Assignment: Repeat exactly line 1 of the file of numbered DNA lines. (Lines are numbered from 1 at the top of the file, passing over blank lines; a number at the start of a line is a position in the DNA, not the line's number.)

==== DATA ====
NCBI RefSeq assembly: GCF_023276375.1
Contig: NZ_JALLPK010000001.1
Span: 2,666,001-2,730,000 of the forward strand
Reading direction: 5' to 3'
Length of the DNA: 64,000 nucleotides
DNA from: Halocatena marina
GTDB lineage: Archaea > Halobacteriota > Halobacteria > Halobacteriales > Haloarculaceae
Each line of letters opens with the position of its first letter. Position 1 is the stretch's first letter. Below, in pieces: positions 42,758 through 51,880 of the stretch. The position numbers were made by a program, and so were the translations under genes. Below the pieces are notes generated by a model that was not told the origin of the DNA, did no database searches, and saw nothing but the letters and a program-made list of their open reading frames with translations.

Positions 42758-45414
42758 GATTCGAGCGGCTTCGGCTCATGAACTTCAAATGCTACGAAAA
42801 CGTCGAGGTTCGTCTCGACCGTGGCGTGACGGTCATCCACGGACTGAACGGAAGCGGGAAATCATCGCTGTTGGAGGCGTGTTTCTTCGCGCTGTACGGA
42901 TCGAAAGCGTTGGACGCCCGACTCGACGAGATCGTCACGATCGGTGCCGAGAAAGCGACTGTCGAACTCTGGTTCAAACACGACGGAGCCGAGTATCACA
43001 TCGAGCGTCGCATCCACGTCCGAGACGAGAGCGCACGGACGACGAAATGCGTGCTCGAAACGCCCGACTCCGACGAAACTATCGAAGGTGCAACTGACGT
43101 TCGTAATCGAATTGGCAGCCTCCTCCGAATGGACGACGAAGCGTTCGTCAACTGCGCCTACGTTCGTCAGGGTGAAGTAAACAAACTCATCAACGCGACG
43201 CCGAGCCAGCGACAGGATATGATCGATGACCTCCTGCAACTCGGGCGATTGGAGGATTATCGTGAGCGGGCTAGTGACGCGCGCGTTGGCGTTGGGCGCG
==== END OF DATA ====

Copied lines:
NCBI RefSeq assembly: GCF_023276375.1